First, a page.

“Ince is not a victim of a vendetta… no more than he is under threat because he is black” – Martin Samuel

Comment & analysis round-up

Quote of the day: “It was an incredible goal from an incredible, world-class footballer. It was sensational and an extraordinary finale. I work with Ash [Ashley Young[ every day and he produces finishes like that, but he is the sort of fellow that can produce on the big day. He is only eight and a half stone wet through but he has the heart of a lion and he is getting better. He is a world-class player. I know I’m eulogising him here but he is world class and he makes things happen. The expectations now from myself, the players and the supporters is that he can always make something happen and here he did.” – Martin O’Neill.

Runner-up: “Myself and Derek [Riordan] were hitting shots from 40 and 50 yards in the warm up. He calls the shot a ‘squiggle,’ it’s something he has been showing the boys how to do at training in the last couple of months.” – John Rankin.

Today’s overview: There is a mixed bag this Monday, as the two hot topics remain Sunderland’s search for a new manager and the mounting pressure building on Blackburn’s Paul Ince.

David Pleat waxes lyrical over Aston Villa’s win at Everton yesterday calling the match “remarkably fierce theatre; neither trainer seen, tackles galore, incidents and pace a plenty as Villa grabbed victory in a compelling game.”

Martin Samuel dishes out some hard truths to Paul Ince, writing that “Ince is not a victim of a vendetta against former Manchester United players, no more than he is under threat because he is black” but rather he is in trouble because of the threat of relegation. Alan Hansen comes to the support of the Rovers’ boss, arguing “Ince has to allay suspicions that he has lost the dressing-room and his players have to fight for the cause. Blackburn have a great chance of staying up and yet the same is true of the vast majority of teams in the bottom half of the table. Steven Howard also delivers a message of support to Ince, writing “I hope Ince survives. But he would be well advised to let his team do the talking between now and the New Year.”

But the Guv’nor is not the only manager feeling the chill this Monday, Mike Norrish reporting on Felipe Scolari that “home defeats against Liverpool and Arsenal have raised question marks about whether Scolari can deliver the success Roman Abramovich demands.”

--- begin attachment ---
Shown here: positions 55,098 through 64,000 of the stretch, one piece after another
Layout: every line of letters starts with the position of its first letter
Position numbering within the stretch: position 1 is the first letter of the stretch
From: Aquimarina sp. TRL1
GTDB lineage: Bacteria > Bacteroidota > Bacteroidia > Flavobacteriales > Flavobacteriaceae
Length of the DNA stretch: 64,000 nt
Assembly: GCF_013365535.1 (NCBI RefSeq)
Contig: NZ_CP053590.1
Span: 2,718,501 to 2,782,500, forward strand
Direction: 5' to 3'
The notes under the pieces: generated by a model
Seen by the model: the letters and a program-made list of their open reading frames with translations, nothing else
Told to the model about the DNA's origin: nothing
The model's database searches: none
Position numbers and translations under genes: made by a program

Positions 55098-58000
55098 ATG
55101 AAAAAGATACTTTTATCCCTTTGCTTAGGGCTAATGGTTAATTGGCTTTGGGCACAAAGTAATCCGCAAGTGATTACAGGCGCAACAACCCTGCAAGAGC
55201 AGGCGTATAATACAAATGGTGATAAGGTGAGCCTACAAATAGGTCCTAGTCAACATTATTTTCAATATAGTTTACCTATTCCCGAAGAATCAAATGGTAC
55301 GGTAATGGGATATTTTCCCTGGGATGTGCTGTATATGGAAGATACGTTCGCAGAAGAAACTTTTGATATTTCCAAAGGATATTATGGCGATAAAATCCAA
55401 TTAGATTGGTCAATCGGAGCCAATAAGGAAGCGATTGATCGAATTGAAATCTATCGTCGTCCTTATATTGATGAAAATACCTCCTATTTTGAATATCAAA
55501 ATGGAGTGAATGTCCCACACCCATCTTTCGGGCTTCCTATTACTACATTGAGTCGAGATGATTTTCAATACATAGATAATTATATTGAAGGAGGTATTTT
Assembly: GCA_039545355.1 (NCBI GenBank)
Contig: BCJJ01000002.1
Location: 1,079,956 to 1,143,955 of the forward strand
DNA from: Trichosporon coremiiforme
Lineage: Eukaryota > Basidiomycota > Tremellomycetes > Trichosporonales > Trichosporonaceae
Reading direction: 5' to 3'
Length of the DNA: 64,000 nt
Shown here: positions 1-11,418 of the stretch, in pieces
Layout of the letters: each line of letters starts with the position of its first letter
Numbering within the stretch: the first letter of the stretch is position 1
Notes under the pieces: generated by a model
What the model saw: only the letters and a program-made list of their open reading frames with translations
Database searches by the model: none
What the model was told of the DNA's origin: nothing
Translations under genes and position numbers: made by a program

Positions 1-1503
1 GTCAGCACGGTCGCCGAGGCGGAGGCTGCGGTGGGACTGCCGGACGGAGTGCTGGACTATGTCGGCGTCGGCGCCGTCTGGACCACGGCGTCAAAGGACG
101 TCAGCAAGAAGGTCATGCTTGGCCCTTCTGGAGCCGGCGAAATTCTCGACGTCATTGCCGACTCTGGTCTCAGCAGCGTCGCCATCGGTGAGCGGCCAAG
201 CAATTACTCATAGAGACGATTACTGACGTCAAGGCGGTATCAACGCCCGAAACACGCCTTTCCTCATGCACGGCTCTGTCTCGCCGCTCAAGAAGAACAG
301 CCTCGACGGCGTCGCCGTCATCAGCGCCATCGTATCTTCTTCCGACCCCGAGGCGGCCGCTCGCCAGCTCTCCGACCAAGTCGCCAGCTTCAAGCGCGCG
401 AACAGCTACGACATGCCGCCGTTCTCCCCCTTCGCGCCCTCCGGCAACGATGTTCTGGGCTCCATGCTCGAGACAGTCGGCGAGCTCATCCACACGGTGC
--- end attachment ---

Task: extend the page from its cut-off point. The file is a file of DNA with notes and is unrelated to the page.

On the vacant manager’s job at Sunderland, Sam Allardyce, Alan Curbishley, Gérard Houllier, Avram Grant, Peter Reid, Martin Jol, Lothar Matthäus and Felix Magath and the odds on Jol, the Hamburg coach and former Tottenham Hotspur manager, plunged on Saturday.” Peter Reid is quoted by Simon Jones and Arindam Rej as publicly putting his name in the hat for a return to Sunderland, while Rob Stewart however rules out Alan Curbishley, saying “he is not interested in taking the helm at the Stadium of Light.”

In other Premier League news, Jason Burt fills in some blanks on the potential Pompey takeover, writing “it is understood the South Africans, who are being advised by the agent Pini Zahavi, which means a return to Fratton Park for former Chelsea manager Avram Grant is likely should they succeed.” And Cristiano Ronaldo is put through the wringer by Sam Wallace for his self-substitution on Saturday – “He behaved like the worst kind of diva and you have to worry that last night’s award ceremony in Paris will only make the ego even larger.”

The Daily Mail pour cold water on the story linking Robbie Keane with a return to Spurs reporting “Sportsmail understands that Premier League rule L19 says a player cannot return to his former club within 12 months of leaving.”

On footballers in the public eye, Simon Burnton tears into Wayne Rooney’s new TV show commenting “for Rooney, a camera is his kryptonite; he withers pathetically in its presence,” while Moritz Volz outs how because of “the likes of David Beckham and Ronaldo (Cristiano, not the hungry one with the teeth), “manscaping” is no longer frowned upon by chaps who like to view themselves as men’s men. By the way, manscaping is the fine art of trimming one’s pubic hair — a bit like landscaping.”

Finally, on European football, Rob Hughes praises Barcelona (“the attack is as brilliant as ever, yet the convincing aspect to the new Barça is the way that every player runs to win back the ball wherever it is temporarily lost”) while an alternative blueprint for success. One based on infrastructure, coaching and tactics. That alone makes them special, whatever may happen.”